And incredibly painful.

Because for the last several years, I’ve been watching this book grow from a crazy idea, into the 275 page manuscript that sits before me. I’ve been getting up in the middle of the night with this book. I’ve been startled awake by the persistent, restless whimpering of a thought or a memory or a funnier word choice – I get out of bed and rush to this computer. I sit in the glow and nurse my book to better health.

And that time is almost over. That part of my job is done.

Now, I have to send this book out into the world.

To be adored or criticized or ignored.

Not to be too dramatic or anthropomorphize too much (who am I kidding, I’m a writer/former actor and my car is named Gwen) but I feel like I’m sending my book off to college to live her own life and I’m not sure if I’ve done enough to prepare her. I’m not sure if she’s strong enough to make it in the real world. I’m worried about where she’s going to sit in the cafeteria.

Why is it that humans have such a hard time letting go? We live in a transient world, full of constant change. Births and deaths and seasons and uncontrollable events. And yet, we always assume that some things, if we hang on tight enough, will last forever.

But let’s face it, that desperate clinging never feels good.

There is such beauty in change. In growth. We see that all around us right now. It’s fall and the trees are turning magenta in preparation to let go of their leaves. It’s the essential nature of life.

One of my favorite Buddhist stories is about a monk and a glass of water. He says, “I love this glass. It holds the water admirably. When the sun shines on it, it reflects the light beautifully. When I tap it, it has a lovely ring. Yet for me, this glass is already broken. When the wind knocks it over or my elbow knocks it off the shelf and it falls to the ground and shatters, I say, ‘Of course.’ But when I understand that this glass is already broken, every minute with it is precious.” *

I love this idea. This understanding that everything is impermanent, so why not embrace the present moment, with all its joy and discomfort and transformation — right now? Why not surrender to the realities of this world and just choose be happy in the face of it? It’s all temporary. Even you. So have a blast and love wholeheartedly, before it’s gone.

And then let it go with grace.

I want this book to go out in the world. Because I want you to read it. And because I want to sit up at 4 AM in the glow of my computer screen, and nurture another book into existence.

So, now you know where I’m going be the next few nights, until I have to turn my manuscript into an email attachment and push Send. I’ll be sitting right here, enjoying my little baby…while she’s still just mine.

And then I’ll let it all go, and get ready for whatever comes next.


* This version of the quote is from a wonderful PBS documentary called The Buddha. It’s a great introduction to the concepts of Buddhism and it has “Keep Until I Delete” status on my TiVo. Even though “Keep Until I Delete” reflects an amount of permanence and control that is clearly not very Buddhist…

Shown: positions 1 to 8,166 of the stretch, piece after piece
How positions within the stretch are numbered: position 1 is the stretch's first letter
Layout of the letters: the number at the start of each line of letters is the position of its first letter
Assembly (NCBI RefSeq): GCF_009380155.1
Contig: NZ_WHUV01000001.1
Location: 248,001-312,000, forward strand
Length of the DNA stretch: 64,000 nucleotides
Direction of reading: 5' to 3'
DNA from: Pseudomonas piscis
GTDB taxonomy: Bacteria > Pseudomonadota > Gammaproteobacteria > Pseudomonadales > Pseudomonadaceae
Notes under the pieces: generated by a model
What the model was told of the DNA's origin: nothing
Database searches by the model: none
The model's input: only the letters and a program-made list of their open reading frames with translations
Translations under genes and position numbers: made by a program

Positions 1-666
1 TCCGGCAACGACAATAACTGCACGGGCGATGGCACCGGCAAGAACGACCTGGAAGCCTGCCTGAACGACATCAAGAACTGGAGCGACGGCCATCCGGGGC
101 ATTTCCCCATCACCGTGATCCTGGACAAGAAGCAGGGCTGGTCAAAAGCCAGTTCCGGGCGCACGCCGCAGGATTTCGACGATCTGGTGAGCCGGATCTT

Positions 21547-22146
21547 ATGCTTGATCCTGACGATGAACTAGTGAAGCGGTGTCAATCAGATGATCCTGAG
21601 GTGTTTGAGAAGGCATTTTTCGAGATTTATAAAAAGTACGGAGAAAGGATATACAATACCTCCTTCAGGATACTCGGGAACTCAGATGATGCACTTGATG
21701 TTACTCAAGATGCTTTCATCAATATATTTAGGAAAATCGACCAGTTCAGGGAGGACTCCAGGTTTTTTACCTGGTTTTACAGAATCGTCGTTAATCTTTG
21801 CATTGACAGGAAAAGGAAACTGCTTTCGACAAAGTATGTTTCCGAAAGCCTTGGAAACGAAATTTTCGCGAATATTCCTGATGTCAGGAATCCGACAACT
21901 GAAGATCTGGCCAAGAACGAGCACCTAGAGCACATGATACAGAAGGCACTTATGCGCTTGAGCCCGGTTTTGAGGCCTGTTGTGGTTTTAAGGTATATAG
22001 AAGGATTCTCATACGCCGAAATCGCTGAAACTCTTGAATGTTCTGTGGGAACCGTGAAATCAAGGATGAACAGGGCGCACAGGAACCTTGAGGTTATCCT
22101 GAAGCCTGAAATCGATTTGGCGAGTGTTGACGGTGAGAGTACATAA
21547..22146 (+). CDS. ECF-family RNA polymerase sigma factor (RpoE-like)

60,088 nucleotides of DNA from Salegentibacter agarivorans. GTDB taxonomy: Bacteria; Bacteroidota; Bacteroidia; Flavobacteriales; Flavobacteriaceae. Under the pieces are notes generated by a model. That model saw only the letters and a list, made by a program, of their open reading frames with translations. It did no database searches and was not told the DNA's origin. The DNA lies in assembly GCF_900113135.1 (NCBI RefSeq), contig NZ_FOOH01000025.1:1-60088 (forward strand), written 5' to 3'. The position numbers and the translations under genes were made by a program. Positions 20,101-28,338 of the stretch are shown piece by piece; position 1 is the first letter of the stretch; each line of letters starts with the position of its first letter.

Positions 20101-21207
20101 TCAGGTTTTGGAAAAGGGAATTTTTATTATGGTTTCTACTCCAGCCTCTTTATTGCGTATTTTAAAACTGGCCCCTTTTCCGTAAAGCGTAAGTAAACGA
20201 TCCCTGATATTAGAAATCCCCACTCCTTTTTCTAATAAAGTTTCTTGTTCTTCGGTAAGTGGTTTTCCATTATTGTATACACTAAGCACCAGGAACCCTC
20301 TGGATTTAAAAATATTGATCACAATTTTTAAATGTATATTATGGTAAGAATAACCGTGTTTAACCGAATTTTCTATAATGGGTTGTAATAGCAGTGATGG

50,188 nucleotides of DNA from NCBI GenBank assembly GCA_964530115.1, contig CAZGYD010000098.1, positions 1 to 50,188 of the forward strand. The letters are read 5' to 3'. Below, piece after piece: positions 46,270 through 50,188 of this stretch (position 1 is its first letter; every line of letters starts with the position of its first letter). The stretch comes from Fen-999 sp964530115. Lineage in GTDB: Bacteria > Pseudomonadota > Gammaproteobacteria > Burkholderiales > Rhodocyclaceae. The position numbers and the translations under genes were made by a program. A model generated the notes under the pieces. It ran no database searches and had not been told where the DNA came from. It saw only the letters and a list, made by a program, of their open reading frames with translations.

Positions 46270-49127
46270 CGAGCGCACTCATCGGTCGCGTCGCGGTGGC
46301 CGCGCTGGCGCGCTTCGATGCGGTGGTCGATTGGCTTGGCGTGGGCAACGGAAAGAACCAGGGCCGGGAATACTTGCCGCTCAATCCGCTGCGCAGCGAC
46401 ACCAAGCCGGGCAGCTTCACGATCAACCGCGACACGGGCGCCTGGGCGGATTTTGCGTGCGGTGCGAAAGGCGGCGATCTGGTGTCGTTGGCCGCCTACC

“Other” yoga


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At first it felt a little like cheating.

Are you going to Bikram?” They’d ask.

“Umm. No. Other Yoga.” I’d respond, nervously picking at the edge my yoga mat.

It started as a joke. There was “Our Yoga” (Bikram) and then there was “Other Yoga.” That was the yoga that was in other places – the yoga that other people did.

We weren’t disparaging it. We just weren’t into it. It just wasn’t our thing.

But then things changed.

When the studio where I practice moved locations, they started offering Other Yoga (AKA hot Vinyassa) as well as Bikram. Wanting to be supportive of the new endeavor, I went.

And it’s fabulous.

We do Downdog and Child’s pose and Warriors with different numbers. There is music and flow and something I totally can’t do called a bind.

What I love most about this Other Yoga is it’s essential Otherness. It’s just different. I have now been doing Bikram for almost 5 years. It is my heart. It is my home. But this Other Yoga has it’s place, too. There is room in my heart for both.

I now practice Other Yoga once a week, and I’ve been thrilled to realize that it strengthens my Bikram practice. My arms and shoulders are getting more defined. My balance is improving. And because Vinyassa integrates different postures in a different order, it keeps me on my toes. My mind can’t wander, because it’s not like I know we are going from Half-tortoise to Camel to Rabbit. Other Yoga sharpens that muscle of attention, so that when I am back in the Bikram room, I am more focused.

Best of all, Other Yoga has brought me back to the roots of this tradition – I had to return to my beginner’s mind. As I walked into the room, I didn’t even know which direction my mat should face. I struggled to keep up through a basic sun salutation. And with each new posture, each time I fell over trying to attempt it – I learned something new.

I invigorated my capacity for patience and compassion.

It’s so easy to get dogmatic about a specific branch of yoga. Once you’ve found the thing that changes your world and opens your mind, sometimes we narrow our focus too sharply. In doing that, we might close our hearts to something that might help us in a new way as we move along our path. Something that could bring a different glimpse of enlightenment.

Bikram remains my home and my happy place.